There were four gals from the club, including myself, who attended. Others had read the book but couldn't make it into Baltimore that day. I recapped the meeting at my book club's blog here. That post includes quotes from several of the gals with their opinions of the book as well as our ratings.
The auditorium where Diaz spoke was PACKED. We arrived a bit early and got seats in the very back row, against the wall. Still, we did have seats - many people did not.
I'd like to point out that his name is pronounced JUNO ... I didn't know that before the talk, so maybe that will be news to some of you as well.
As I mentioned in my review of OSCAR WAO, there is lots of bad language in the book as well as lots of Spanish. I was curious to see whether Diaz would speak with that way too ... and boy, did he ever.
Diaz speaks in a very low key manner. He is slow-spoken, almost monotone, and his enunciation in unique (you can see all this in the videos). He uses lots of Spanglish and his talk was sprinkled with "yeah?" - it was like a verbal quirk, the way "um" is for some people. (After you watch the video I'd love to hear your thoughts on his reading voice - my club had different reactions to it.)
He began by standing up at the podium and saying "What are you all DOING here? It's so NICE outside .... You all are SUPER nerdy." And the audience burst into laughter (in case you don't know, the main character in OSCAR WAO is a nerd of the first degree).
After a few minutes of discussing his novel, he began to read from one of his unpublished short stories. It has to do with infidelity and it is called "The Sun, the Moon, and the Stars." He joked that his sister once told him that you could write about anything as long as you throw infidelity in there - people LOVE reading about infidelity. I've recorded his reading in the three video clips below. I will warn you that there is some bad language in there, so don't be listening to this at work or in front of the kiddos unless you have headphones.
One thing about the videos ... you may want to listen rather than watch them. I didn't have a tripod for my camera and my arms got tired rather quickly so the videos jump around a bit. Sorry 'bout that.
The first video (about 4 minutes) begins in the middle of the first sentence of the story.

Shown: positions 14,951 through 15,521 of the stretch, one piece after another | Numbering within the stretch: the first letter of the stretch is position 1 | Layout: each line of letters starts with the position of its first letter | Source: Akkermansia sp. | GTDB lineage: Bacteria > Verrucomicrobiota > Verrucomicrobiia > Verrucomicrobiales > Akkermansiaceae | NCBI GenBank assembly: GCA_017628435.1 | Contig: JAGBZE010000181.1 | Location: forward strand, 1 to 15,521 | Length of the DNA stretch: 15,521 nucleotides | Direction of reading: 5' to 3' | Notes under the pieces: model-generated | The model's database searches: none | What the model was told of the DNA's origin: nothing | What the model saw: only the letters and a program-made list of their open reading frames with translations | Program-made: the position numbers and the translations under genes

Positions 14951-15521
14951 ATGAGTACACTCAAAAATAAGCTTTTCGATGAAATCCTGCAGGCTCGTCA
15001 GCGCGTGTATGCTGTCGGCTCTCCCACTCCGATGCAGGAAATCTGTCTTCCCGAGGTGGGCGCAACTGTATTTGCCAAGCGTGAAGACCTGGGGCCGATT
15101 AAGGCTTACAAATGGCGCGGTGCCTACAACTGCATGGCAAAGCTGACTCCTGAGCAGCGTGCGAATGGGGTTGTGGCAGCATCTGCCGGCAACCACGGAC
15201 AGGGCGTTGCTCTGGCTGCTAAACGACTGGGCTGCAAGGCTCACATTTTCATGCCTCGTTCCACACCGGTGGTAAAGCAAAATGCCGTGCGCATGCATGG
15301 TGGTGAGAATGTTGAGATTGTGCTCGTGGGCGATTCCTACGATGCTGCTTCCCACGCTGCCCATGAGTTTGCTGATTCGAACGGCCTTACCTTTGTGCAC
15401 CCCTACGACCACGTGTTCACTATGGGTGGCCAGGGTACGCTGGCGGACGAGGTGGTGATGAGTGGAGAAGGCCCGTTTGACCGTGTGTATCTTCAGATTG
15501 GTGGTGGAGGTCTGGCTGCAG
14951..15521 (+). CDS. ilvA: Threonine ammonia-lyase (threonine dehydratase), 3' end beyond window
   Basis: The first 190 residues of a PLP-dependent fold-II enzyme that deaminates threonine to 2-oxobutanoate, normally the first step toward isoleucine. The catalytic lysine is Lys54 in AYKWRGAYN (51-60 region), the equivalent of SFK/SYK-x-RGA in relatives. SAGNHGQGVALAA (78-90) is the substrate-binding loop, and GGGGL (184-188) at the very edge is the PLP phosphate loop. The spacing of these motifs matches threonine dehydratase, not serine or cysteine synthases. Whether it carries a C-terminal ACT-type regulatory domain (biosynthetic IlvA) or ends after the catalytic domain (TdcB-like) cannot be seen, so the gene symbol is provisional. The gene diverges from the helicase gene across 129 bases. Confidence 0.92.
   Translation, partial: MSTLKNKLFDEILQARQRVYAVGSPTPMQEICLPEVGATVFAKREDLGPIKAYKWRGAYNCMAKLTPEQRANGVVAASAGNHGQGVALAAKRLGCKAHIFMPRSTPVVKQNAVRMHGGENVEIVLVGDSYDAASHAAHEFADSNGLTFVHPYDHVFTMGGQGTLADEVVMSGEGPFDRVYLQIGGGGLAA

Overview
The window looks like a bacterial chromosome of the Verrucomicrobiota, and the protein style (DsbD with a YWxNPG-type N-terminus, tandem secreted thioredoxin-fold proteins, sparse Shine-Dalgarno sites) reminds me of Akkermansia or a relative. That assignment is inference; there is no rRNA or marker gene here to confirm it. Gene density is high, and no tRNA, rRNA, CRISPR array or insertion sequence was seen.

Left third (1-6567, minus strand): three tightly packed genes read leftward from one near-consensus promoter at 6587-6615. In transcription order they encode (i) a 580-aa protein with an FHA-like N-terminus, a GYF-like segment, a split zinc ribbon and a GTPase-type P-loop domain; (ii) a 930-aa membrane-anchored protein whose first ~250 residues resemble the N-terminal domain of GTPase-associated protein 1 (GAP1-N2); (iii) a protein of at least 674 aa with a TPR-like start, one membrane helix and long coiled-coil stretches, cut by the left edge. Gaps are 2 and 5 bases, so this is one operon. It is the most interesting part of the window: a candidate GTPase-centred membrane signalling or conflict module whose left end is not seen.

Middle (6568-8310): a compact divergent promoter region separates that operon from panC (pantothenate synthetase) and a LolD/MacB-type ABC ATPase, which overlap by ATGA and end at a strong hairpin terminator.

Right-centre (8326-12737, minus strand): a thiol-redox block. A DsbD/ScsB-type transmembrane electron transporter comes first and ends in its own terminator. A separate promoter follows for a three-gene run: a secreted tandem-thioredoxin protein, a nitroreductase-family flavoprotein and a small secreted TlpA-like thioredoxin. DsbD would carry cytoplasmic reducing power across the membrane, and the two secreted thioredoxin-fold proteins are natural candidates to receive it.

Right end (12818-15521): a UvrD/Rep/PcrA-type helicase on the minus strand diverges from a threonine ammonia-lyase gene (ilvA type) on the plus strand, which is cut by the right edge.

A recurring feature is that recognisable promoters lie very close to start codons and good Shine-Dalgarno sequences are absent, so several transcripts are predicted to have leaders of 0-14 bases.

I took a quick break to rest my arms and started the second video just a minute later. This one is about 4 minutes too.
This last video is just over 8 minutes. I missed the first sentence but what he was saying was that Yunior wanted to stay in the "real" Santo Domingo and experience city life but Magda wanted to stay in a resort. Fair warning - the story picks up as Yunior is trying to get Magda to have sex with him.
I actually LOVED this story in spite of the language. It was one of those stories that I can totally visualize happening in the real world. What did you think of it? One of the gals from my club thought it was better than OSCAR WAO. Some of the phrases were fantastic - my favorites include the "ambitious topiaries" line and "melanin deficit" on the beach.
After the reading Diaz took questions from the audience. One question had to do with the extensive use of Spanish in the text. This is something my club struggled with so I was very interested in hearing what he had to say about it. I recapped this discussion in a post at ReadingGroupGuides.com so I'm going to insert an excerpt from that here:
One of the things our club found challenging was the profusion of Spanish in the text. During his talk, Diaz addressed this issue. He joked that the Spanish wasn't there to make English-speakers "FEEL the immigration, sucka!" Rather, it was there as an invitation to engage other people who are out of your normal circle. He explained that his mom would understand all the Dominican references but that she'd never get all the sci-fi stuff --- she'd have to talk to a "geek" to understand that part of the story. "Groups that wouldn't normally interact are forced to talk to each other to understand the novel," said Diaz. For me, this was a very intriguing thought and it definitely added to my understanding and appreciation of the book.If you'd like to read the rest of that recap, click here.
Another question from the audience had to do with the origin and the importance of the faceless man in OSCAR WAO. Diaz explained that your unconscious understands your novel better than you do. Often you don't know why you're putting something in but if you take it out the book makes no sense. That is what happened with him and the faceless man; he tried taking it out and the book didn't work without it.
The gals and I had a great time discussing both the book and the author's talk over lunch. We agreed that hearing an author discuss his work adds a great deal of insight into the book itself. My opinion of OSCAR WAO went up after hearing Diaz speak, and I think the same is true of several of the other gals.
All in all, my time at CityLit was a wonderful experience. I can't wait until next year's festival!
Here are a few other posts you might enjoy.